The Weekly Reflektion Week 43 / 2020

The importance of working together in a team can be summed up in the equation 1 +1 = 3. This was one of the mottos at my son’s kindergarten. It applied to everyone, including the management and of course the children.

Do you promote teams and teamwork (perhaps One Team) toachieve success, and if you do, what is it you are trying to promote?

In 1967, Glasgow Celtic were the first British team to win the European Cup (now Champions League). Teams that achieve international success at the club level today have top-class players from all over the world. The Celtic team were all born within a 50 km radius of the Celtic stadium. The players had their own talents, history and characteristics and the manager, Jock Stein moulded them into a team that achieved success.

Ronnie Simpson, the goalkeeper, ‘faither’, as he was called due to his age and his calming influence on the younger players. Jim Craig was studying to be a dentist when he was persuaded to turn professional. Tommy Gemmel, who scored the first goal by using his initiative at a critical point. Bobby Murdoch was superstitious and always the last man out, and consequently not in the photograph when the team walked onto the pitch. Billy McNeil was the captain, and he had the nickname Caesar. The players looked up to him and McNeil was their leader. John Clark grew up in a large family, his father died in a railway accident when Clark was a young boy and he was determined to succeed. Jimmy Johnstone was the right winger and a great dribbler. He practiced dribbling the ball around milk bottles in heavy work boots. Willie Wallace, was the new boy, recently signed from Hibernian and trying to establish himself in the team. Steve Chalmers was diagnosed with tuberculosis meningitis at 15 and was given 3 months to live. He was treated by a doctor who was a dedicated Rangers supporter who once said he regretted his efforts every time Celtic beat Rangers. Bertie Auld was a talented, but headstrong and undisciplined player but he was coached and became one of the best. Bobbie Lennox was a talented winger. The Celtic fans nicknamed him ‘Lemon’ as they thought he made defenders look like ‘suckers’.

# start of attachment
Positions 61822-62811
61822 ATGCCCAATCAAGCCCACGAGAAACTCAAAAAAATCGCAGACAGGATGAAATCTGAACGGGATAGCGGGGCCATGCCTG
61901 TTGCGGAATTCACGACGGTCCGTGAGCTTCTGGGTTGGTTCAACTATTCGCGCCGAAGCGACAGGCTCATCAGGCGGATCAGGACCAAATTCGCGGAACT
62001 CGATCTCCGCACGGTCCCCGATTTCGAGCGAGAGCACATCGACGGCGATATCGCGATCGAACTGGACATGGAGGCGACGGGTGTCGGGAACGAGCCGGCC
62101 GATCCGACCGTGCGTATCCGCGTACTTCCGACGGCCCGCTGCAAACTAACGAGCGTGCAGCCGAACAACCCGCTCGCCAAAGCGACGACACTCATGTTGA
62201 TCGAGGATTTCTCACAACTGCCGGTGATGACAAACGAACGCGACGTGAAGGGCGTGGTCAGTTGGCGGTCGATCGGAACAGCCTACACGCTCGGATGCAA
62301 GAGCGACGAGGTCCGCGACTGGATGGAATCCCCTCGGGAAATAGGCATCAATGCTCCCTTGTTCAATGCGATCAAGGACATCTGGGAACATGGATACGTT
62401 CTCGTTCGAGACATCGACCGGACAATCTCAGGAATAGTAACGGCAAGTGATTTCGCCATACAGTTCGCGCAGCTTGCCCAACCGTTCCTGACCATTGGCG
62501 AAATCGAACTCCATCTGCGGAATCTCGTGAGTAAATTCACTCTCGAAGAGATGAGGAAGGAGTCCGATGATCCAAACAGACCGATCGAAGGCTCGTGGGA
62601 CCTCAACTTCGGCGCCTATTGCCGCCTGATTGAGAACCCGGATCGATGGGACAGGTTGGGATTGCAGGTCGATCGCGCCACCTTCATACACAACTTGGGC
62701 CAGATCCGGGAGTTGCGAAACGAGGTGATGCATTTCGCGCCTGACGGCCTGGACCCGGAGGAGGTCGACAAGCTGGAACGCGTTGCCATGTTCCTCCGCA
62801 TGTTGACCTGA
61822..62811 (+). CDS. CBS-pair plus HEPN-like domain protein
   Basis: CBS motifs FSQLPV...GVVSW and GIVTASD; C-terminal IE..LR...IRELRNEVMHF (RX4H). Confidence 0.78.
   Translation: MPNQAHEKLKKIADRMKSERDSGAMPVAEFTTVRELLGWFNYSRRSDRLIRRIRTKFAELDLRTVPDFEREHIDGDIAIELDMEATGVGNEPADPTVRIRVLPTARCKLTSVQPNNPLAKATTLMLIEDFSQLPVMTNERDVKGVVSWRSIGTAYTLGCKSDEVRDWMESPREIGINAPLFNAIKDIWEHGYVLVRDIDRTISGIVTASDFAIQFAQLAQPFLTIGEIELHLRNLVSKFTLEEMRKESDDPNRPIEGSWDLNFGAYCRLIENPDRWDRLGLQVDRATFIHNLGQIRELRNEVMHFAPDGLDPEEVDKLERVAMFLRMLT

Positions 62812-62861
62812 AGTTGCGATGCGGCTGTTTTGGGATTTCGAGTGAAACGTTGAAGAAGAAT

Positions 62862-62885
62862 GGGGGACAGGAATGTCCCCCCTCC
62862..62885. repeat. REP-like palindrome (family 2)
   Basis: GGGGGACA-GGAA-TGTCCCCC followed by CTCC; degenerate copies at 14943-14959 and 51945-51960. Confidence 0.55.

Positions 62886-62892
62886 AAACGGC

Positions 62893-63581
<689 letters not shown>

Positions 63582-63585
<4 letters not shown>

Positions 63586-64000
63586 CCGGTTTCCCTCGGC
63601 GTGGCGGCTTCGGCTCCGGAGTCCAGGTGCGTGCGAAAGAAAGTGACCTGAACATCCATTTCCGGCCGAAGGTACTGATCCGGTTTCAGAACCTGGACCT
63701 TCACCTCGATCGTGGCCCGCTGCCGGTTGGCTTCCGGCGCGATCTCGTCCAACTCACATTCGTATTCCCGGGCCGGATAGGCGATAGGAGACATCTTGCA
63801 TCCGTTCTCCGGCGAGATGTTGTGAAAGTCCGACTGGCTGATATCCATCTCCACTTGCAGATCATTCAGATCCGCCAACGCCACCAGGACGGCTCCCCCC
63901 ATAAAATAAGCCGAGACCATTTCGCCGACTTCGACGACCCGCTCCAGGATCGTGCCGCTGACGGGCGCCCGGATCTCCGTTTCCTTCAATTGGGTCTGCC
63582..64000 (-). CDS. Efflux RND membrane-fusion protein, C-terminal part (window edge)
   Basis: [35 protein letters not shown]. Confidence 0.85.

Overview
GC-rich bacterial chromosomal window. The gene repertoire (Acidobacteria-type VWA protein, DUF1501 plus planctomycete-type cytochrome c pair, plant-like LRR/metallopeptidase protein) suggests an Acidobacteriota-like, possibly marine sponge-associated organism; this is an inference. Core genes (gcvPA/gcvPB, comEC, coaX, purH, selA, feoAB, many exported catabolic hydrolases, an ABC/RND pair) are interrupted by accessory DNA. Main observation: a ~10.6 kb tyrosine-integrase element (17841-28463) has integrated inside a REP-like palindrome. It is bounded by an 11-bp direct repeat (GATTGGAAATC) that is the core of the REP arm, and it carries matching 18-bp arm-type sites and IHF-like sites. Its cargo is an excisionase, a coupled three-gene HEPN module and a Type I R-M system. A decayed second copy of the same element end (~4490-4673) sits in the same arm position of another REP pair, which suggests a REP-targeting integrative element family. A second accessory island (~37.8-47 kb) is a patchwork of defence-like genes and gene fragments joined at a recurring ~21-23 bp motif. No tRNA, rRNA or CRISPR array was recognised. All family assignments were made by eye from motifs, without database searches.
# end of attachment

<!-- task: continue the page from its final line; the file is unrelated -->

Jock Stein was the manager and is a legend in Scottish football. He had some wonderful sayings that emphasize the importance of everyone working for the team and the team working for everyone.

I do everything I can for the players off the field and I expect that they do everything they can for me on the field. 

Everyone has a bad day from time to time. What are you doing to help the ones that are having a bad day?

Cups are not won by individuals, but by men in a team who put their club before personal prestige.

Celtic shirts are not for second best. They don’t shrink to fit inferior players. 

Just like your team, the Celtic team were all individuals with their own histories, their own characteristics and their own talents. Together they won the European Cup. 1+1+1+1+1+1+1+1+1+1+1+1= ∞

Is the potential of a team really infinite? Why don’t you get together with your team and try to find out?

Reflekt AS